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The housing market’s a rare bright spot in a struggling economy

Justin Ho Jul 22, 2020
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A for-sale sign outside a house. Sales of existing homes jumped in June. Eric Baradat/AFP via Getty Images

The housing market’s a rare bright spot in a struggling economy

Justin Ho Jul 22, 2020
Heard on:
A for-sale sign outside a house. Sales of existing homes jumped in June. Eric Baradat/AFP via Getty Images
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There’s at least one bright spot amid all of the worrying signs in this economy: the housing market. Sales of existing homes jumped by almost 21% in June, according to the National Association of Realtors, and mortgage applications rose by 4% percent last week, according to the Mortgage Bankers Association.

It also appears that a strong housing market has a ripple effect on a hurting economy.

The homebuying process spins a lot of money out into the broader economy. Mark Vitner, senior economist at Wells Fargo, said sellers drive demand for realtor services and advertising. Buyers pay mortgage fees. Legal fees. Insurance premiums.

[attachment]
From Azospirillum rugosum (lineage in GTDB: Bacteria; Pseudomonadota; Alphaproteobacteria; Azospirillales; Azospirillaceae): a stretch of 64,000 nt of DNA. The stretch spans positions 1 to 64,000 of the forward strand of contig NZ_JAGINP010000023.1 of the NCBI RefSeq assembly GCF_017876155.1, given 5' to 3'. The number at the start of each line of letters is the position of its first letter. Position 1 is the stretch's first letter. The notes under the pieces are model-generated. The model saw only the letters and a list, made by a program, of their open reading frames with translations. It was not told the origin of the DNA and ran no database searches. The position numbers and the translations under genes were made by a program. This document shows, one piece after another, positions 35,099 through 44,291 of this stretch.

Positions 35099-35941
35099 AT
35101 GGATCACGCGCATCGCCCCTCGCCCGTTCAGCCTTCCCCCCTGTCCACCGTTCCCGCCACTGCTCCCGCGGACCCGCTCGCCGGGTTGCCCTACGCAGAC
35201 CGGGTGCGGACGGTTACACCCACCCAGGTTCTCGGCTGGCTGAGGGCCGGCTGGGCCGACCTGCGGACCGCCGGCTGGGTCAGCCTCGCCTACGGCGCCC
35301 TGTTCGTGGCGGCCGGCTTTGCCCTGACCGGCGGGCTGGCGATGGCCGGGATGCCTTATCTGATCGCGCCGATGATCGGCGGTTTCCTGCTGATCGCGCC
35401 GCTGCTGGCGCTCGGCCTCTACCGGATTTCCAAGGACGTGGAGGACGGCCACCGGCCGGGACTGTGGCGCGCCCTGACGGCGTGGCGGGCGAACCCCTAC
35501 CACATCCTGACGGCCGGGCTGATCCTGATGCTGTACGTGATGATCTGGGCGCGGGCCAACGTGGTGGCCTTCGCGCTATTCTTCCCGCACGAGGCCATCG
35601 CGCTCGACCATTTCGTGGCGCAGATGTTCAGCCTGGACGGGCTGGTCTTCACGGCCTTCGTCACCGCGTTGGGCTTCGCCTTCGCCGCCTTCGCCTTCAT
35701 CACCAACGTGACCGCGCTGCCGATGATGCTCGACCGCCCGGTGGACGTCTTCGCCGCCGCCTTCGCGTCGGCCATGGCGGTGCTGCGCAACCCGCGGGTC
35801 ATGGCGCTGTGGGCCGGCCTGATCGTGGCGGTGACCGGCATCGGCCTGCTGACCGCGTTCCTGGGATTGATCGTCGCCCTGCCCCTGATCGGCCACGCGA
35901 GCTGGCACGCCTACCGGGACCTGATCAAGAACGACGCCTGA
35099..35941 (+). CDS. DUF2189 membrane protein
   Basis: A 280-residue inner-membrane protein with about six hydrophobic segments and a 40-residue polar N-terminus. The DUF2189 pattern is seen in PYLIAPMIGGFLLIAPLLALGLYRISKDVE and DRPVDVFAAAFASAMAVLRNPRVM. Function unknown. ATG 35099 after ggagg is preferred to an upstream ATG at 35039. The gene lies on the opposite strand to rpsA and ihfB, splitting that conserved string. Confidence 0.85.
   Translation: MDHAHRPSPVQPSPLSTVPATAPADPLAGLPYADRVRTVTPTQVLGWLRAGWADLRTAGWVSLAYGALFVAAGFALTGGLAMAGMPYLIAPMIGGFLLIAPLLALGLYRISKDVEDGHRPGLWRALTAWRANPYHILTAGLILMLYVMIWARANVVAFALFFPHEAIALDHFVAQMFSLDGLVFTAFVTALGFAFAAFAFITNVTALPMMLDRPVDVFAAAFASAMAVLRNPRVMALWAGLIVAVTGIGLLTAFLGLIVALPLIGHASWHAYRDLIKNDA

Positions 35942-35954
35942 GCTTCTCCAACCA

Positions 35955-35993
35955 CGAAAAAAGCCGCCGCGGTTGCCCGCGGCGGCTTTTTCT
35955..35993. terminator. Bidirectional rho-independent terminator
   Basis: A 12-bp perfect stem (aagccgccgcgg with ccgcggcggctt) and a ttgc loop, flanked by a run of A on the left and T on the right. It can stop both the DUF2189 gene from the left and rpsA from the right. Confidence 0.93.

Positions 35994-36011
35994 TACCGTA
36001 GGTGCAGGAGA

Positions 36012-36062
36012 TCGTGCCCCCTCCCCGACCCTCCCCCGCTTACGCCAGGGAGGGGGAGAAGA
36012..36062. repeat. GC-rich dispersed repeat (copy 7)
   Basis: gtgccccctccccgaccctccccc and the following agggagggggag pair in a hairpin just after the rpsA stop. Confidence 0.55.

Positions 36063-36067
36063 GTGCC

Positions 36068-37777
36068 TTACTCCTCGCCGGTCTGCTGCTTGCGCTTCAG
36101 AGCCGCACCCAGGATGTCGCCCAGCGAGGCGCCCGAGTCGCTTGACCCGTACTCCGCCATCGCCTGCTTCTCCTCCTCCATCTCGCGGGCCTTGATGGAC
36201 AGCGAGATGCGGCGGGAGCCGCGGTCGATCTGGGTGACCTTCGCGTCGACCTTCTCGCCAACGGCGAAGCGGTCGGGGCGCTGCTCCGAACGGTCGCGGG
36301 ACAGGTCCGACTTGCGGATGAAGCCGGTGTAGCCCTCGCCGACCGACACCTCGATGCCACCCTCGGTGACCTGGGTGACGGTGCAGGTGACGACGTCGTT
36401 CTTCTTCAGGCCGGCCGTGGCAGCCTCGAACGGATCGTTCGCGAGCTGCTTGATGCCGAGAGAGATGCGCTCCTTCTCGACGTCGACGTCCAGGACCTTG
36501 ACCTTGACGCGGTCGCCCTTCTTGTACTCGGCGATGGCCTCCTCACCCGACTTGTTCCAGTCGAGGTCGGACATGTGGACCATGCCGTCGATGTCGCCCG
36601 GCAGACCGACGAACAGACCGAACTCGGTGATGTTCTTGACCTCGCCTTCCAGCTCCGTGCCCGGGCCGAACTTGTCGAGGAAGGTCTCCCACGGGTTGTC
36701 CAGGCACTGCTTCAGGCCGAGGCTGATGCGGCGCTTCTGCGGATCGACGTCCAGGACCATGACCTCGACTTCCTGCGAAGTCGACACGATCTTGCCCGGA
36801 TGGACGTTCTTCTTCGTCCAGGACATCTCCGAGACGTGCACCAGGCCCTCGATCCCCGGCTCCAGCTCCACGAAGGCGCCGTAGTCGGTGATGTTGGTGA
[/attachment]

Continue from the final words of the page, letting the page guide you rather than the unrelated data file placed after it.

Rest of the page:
“And then of course when you buy the home, you’ve gotta move there, so you’ve gotta contract out with some movers, and …. you’re going to buy some new furniture and home furnishings,” he said.

And with mortgage rates near 3%, a lot of homeowners are refinancing their existing mortgages.

Adam Levitin at Georgetown University said that frees up money they can spend elsewhere.

“That’s good for the economy, right? It means that they’re not just sinking money into their house, they’re now able to go and do home improvements, they’re able to buy a new car,” he said. 

However, Levitin said low rates don’t necessarily help prospective buyers. That’s because lenders are worried about COVID-19’s effect on the economy and have been tightening standards.

“If you can get a mortgage, that’s wonderful, but it’s going to be harder to actually qualify for one,” he said.

There also aren’t a lot of homes for sale right now.

Lawrence Yun, chief economist at the National Association of Realtors, said for the homes that are available, we’re seeing backlogs of buyers.

“Because of the lack of inventory, prices are getting pushed up faster than overall inflation or people’s wage income,” he said. 

Whether or not you can benefit from this housing boom depends on whether you’ve been able to keep your job during the pandemic, said Paul Habibi of the Anderson School of Management at the University of California, Los Angeles.

“This has really exacerbated a lot of the disconnects we’ve already had in the market with respect to affordability and homeownership,” he said. 

Habibi added that roughly one in four homeowners weren’t able to make last month’s mortgage payment. Lenders have been lenient, but Habibi noted that will only play out for so long.

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